Does the W-League need VAR?

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The introduction of the VAR to the A-League brought with it strong connotations of objectivity and impartiality. Yet VAR’s absence in the W-League leaves room for us to question how fair we want women’s football to be.

It is easy to say that VAR is a lose-lose situation. Its introduction to the A-League was not without controversy, so there is no guarantee its implementation in the W-League would be unproblematic.

Yet, no good decisions have ever come out of indifference.

Missing in action in the W-League the best examples I could draw on was the 2019 World Cup when the VAR was introduced, albeit late, to the women’s football matches.

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VAR was meant to place the focus back on all the amazing aspects of women’s football.

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Instead, VAR became so heavily intertwined into the fabric of each match that it ultimately became the main character in a story no one wanted to read. One that left the players, coaches and audience members pulling at their hair in frustration.

The Spain vs United States match met all types of undesirable criticism when referee Katalin Kulcsar, awarded the United States a penalty after midfielder Rose Lavelle was tripped, but VAR intervened when it should have stayed quiet.

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VAR should have only been used in a case where the referee made a clear and obvious error. Kulcsar instead went to watch the replay and decided to stick to her guns and original call.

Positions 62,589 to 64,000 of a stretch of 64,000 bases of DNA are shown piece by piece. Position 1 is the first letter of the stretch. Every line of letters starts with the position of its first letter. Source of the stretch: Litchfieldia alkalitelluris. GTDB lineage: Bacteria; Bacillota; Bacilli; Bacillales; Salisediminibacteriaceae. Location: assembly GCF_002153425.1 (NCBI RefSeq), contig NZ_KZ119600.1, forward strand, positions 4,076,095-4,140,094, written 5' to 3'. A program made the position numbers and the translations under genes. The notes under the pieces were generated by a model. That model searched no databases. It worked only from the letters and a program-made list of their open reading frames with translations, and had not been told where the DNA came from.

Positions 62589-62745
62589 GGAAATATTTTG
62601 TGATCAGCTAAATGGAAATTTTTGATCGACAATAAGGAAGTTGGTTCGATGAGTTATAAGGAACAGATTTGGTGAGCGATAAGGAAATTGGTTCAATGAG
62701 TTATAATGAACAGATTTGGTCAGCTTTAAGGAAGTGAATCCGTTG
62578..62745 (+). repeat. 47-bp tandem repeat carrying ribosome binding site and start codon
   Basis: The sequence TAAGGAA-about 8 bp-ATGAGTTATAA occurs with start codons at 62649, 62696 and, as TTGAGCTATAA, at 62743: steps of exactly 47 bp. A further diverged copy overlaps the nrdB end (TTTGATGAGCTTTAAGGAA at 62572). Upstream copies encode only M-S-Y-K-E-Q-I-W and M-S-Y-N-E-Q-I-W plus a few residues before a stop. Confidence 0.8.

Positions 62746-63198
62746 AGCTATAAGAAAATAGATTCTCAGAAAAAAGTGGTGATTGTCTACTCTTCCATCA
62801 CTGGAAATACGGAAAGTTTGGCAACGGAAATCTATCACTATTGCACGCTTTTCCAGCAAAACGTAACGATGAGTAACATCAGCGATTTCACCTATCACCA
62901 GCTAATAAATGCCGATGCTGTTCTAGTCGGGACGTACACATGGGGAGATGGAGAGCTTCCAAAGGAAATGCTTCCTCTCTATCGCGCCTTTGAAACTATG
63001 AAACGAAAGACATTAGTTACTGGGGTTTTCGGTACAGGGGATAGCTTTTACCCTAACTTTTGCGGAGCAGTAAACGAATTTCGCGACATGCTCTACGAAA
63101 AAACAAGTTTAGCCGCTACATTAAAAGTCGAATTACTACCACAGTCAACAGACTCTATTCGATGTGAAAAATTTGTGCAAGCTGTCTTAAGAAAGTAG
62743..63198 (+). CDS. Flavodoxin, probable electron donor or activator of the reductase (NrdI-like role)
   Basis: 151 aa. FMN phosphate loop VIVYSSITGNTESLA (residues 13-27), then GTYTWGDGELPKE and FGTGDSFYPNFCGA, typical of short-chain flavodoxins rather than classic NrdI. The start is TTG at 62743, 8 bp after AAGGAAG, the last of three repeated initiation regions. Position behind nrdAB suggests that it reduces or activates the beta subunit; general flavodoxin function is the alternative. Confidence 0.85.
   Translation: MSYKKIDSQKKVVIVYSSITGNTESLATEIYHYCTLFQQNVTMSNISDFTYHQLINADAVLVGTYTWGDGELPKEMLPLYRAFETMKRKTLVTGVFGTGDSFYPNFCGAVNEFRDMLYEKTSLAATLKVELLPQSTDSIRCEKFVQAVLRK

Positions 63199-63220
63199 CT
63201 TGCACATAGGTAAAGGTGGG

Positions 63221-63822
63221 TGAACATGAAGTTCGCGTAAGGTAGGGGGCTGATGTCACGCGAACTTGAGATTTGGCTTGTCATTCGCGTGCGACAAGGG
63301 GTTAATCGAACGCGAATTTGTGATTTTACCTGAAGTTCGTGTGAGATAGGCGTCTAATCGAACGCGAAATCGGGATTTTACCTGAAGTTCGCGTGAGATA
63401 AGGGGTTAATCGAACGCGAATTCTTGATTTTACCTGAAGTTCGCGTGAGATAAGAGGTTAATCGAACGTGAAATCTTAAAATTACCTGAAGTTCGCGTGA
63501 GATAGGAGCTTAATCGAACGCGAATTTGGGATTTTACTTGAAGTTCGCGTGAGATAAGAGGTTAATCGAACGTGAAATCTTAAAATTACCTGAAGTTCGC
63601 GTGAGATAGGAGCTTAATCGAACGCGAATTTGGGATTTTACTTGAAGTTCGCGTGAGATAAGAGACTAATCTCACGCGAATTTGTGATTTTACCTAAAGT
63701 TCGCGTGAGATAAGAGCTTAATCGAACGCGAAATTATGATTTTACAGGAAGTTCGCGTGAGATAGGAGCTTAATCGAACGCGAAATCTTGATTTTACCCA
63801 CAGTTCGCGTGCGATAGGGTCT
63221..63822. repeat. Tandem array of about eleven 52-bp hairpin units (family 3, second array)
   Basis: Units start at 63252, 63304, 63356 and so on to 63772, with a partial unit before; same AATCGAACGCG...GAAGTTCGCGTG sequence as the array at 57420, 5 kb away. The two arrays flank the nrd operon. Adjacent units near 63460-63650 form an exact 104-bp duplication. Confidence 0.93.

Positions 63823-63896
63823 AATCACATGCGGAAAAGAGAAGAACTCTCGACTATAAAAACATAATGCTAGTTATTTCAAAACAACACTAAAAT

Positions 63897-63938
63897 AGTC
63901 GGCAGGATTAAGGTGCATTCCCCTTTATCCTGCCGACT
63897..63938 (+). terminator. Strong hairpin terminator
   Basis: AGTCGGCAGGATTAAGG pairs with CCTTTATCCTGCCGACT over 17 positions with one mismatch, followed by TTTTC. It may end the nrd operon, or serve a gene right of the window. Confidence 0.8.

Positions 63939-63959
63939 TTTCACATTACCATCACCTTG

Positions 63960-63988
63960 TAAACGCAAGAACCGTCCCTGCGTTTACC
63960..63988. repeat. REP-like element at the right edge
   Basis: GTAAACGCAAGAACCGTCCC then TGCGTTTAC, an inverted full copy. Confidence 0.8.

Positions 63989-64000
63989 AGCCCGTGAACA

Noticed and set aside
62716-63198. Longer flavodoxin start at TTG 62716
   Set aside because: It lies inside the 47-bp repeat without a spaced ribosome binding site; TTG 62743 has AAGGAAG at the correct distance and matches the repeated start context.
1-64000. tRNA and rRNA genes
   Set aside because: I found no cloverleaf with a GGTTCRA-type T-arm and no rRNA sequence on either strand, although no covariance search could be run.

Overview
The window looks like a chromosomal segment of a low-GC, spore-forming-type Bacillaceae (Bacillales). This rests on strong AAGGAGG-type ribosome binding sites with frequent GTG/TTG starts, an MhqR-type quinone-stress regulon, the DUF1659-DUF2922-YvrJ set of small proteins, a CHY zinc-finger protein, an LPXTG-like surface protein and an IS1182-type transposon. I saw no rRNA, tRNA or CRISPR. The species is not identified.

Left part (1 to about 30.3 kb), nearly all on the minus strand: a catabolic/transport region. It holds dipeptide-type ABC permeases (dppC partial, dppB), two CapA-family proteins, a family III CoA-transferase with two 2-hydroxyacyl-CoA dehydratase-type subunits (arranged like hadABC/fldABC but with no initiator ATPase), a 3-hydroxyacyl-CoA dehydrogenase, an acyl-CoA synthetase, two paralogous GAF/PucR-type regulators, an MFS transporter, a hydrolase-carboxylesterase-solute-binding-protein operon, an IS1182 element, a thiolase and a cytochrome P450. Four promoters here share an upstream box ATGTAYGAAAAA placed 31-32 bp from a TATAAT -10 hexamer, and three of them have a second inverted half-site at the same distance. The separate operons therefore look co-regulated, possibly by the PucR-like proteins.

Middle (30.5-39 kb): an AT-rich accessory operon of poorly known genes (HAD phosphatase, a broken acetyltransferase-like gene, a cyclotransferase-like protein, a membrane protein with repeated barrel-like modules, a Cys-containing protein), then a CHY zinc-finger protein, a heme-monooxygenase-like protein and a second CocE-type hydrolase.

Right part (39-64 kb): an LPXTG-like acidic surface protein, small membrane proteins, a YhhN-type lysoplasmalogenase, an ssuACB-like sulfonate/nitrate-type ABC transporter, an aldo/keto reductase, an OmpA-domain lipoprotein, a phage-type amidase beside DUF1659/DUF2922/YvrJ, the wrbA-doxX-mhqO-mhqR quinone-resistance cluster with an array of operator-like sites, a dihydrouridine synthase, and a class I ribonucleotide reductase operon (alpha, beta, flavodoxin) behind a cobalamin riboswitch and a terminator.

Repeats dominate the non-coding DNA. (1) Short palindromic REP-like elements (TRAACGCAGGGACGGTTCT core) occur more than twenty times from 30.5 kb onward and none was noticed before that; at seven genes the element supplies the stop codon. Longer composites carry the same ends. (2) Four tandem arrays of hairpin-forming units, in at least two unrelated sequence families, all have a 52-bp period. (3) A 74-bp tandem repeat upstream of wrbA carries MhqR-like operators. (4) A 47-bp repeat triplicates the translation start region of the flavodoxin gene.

Not surprisingly Spain players, and their supporters were furious that six minutes were wasted over a divided interpretation over whether it was truly a penalty.

But controversy follows VAR around like a bad smell and its absence in the W-League has done more harm than good, exemplified at Bankwest Stadium when the Western Sydney Wanderers played against the Newcastle Jets.

Lynn Williams found the back of the net during a contest in the 31st minute, yet her strike was incorrectly ruled out for offside.

Replays showed, however, that the American forward was onside when the ball was played. Had VAR been implemented the misjudgement could have been corrected and the goal would stand.

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However, the system still remains a boys-only toy with no clear decision made on whether it will be implemented in the W-League.

Despite its obvious setbacks, the game, passion and drive at the W-League is at the same level as it is in the A-League. Not granting women’s matches with the same opportunity limits how important W-League games are viewed.

A strain of argument has followed this debate saying that equal pay for male and female footballers is a more important discussion to have. And it is, but there have been steps in the right direction to make wages between Australian footballers level.

VAR may seem like a system that brings about more pain than success, but for both leagues to be viewed as equal implementing the same reviewing system is a good start.

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Suzanna Telai
Football enthusiast and student journalist, covering Western United for the 2019/20 A-League season